Mike and Sully are back, accept this time we meet them as they enter into their first year of College, and before they are best friends. They both have one goal in mind, to graduate from “Scare School” and get a job at Monster’s Incorporated. The film follows their misadventures in college, and they are hilarious ones at that, and full of wonderful and creative characters. The folks at Pixar have crafted a film that is sweet, nostalgic, and very…

  • Rising from Ashes

    Rising from Ashes

    ★★★★

    I am probably biased as I have been to Africa twice now, but I found this documentary to be incredibly delightful from its lush photography to its vibrant musical selections. Underdog stories don’t get much more underdog than this as we see a team of cyclists rise from the Rwandan genocide of the 90’s all the way to the Olympic games in 2012. This is a film that inspires, captivates, and touches the heart with its message of brotherhood, perseverance, and reconciliation.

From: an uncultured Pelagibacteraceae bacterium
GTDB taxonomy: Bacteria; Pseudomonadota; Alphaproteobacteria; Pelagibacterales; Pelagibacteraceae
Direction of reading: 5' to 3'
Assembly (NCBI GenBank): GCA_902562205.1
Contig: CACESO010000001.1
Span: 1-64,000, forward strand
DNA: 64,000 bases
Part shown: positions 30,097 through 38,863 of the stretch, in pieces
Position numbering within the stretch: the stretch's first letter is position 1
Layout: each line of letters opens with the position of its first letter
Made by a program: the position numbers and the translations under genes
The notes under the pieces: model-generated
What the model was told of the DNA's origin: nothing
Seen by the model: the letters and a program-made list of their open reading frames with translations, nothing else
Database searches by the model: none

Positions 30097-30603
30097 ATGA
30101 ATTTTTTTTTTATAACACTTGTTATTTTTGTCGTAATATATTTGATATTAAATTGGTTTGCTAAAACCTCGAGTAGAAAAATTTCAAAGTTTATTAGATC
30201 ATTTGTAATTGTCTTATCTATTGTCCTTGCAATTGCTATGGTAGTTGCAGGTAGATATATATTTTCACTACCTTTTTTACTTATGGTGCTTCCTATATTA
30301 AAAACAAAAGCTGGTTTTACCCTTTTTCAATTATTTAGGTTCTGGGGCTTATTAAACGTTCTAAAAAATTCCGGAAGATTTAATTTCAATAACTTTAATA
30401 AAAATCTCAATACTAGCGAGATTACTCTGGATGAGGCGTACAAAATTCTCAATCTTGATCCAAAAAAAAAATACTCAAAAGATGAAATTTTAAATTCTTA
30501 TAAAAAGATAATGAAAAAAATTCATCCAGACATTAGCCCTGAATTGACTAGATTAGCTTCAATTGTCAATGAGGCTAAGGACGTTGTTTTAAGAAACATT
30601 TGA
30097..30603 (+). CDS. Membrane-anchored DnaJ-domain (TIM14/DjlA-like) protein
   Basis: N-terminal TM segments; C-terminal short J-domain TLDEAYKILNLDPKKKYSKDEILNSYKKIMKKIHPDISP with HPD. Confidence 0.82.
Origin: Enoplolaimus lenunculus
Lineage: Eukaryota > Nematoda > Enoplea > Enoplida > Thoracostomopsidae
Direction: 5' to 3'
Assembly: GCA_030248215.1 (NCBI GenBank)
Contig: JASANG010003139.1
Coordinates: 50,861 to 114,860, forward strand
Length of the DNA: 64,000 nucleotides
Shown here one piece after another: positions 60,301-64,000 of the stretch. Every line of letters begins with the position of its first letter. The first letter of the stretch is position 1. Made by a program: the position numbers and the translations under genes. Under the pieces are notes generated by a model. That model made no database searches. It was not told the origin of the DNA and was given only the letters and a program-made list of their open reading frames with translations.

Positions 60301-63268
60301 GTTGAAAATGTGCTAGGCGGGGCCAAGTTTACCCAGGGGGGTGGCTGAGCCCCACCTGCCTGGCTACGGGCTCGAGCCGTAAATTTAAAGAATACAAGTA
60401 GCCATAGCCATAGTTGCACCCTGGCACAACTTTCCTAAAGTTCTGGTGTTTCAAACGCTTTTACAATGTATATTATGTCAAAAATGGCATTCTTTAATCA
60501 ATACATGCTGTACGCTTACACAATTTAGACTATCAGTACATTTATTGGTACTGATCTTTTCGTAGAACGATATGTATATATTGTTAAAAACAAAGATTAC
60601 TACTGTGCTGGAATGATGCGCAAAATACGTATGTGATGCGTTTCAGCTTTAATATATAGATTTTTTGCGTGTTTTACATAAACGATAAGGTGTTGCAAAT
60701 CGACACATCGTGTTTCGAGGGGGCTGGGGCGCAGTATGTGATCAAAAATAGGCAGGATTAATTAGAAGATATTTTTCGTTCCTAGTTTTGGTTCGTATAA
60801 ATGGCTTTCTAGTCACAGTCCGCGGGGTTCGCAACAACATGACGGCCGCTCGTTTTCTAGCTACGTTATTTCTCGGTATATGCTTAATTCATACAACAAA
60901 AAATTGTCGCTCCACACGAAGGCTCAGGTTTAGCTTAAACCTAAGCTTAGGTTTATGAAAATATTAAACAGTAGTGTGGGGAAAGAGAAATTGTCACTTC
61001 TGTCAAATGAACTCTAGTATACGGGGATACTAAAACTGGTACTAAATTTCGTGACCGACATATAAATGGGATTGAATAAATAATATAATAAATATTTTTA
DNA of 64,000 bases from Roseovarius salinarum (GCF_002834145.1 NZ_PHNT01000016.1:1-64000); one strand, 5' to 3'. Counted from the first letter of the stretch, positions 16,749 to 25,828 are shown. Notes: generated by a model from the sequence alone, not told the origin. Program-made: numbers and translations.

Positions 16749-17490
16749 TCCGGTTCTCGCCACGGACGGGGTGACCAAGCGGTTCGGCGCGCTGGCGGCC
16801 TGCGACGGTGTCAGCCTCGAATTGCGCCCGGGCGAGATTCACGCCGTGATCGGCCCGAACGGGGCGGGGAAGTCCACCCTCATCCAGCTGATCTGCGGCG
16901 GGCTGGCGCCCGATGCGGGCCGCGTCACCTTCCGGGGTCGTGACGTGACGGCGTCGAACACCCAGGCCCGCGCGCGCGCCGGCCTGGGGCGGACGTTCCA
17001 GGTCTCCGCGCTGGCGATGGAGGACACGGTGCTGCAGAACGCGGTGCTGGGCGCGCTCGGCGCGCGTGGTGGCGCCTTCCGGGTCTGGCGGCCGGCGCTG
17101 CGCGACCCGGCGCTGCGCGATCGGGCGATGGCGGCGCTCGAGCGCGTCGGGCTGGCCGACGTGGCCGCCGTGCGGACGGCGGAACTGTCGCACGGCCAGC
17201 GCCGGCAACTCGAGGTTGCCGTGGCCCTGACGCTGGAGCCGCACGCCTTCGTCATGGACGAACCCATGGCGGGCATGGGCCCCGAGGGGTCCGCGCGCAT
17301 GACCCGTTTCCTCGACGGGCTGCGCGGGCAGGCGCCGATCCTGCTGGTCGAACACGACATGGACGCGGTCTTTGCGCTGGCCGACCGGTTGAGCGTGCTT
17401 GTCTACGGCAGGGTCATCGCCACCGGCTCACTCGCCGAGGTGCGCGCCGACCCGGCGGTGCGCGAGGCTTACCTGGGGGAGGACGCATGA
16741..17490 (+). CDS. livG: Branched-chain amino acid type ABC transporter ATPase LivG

• The Sapphires

    The Sapphires

    ★★

    Based on a true story, three aborigine sisters, and there cousin, along with their white manager, win a talent contest that sends them on a singing tour through war torn Vietnam in order to entertain and boost the morale of American soldiers. On their journey to bring soul music to the war front, they face strife within their group and outside as they reach for stardom beyond the racism that still entangles their society. Though the film boasts some comical…

  • The Incredible Burt Wonderstone

    The Incredible Burt Wonderstone

    ★★

    The best part of this film was when the credits magically appeared. If only they had come a bit sooner. Steve Buscemi and Steve Carrel are nerdy best friends Burt and Anton who grow up to become Vegas magician sensations. However, though rich and famous, their fame and friendship is tested by a radical new form of magic introduced by Jim Carrey’s street smart Steve Gray. The battle of the magicians and the right to headline at a new casino ensues. Though the film boasts a few genuine laughs, it’s exactly what you think it would be, silly and forgettable.

  • Blancanieves

    Blancanieves